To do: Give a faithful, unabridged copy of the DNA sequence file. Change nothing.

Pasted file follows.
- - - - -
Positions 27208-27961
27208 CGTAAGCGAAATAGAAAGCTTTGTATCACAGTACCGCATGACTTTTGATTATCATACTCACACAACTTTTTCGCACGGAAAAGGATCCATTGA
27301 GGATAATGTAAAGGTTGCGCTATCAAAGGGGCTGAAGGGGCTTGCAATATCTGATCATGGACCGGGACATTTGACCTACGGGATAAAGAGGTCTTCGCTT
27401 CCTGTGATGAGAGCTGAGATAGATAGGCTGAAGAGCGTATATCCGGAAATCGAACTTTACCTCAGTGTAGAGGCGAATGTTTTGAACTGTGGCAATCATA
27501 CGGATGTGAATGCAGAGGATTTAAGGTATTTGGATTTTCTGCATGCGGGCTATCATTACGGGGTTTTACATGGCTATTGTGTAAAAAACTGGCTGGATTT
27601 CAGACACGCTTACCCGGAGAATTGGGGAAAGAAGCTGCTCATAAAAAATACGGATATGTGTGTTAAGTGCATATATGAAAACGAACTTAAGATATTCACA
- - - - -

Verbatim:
Positions 27208-27961
27208 CGTAAGCGAAATAGAAAGCTTTGTATCACAGTACCGCATGACTTTTGATTATCATACTCACACAACTTTTTCGCACGGAAAAGGATCCATTGA
27301 GGATAATGTAAAGGTTGCGCTATCAAAGGGGCTGAAGGGGCTTGCAATATCTGATCATGGACCGGGACATTTGACCTACGGGATAAAGAGGTCTTCGCTT
27401 CCTGTGATGAGAGCTGAGATAGATAGGCTGAAGAGCGTATATCCGGAAATCGAACTTTACCTCAGTGTAGAGGCGAATGTTTTGAACTGTGGCAATCATA
27501 CGGATGTGAATGCAGAGGATTTAAGGTATTTGGATTTTCTGCATGCGGGCTATCATTACGGGGTTTTACATGGCTATTGTGTAAAAAACTGGCTGGATTT
27601 CAGACACGCTTACCCGGAGAATTGGGGAAAGAAGCTGCTCATAAAAAATACGGATATGTGTGTTAAGTGCATATATGAAAACGAACTTAAGATATTCACA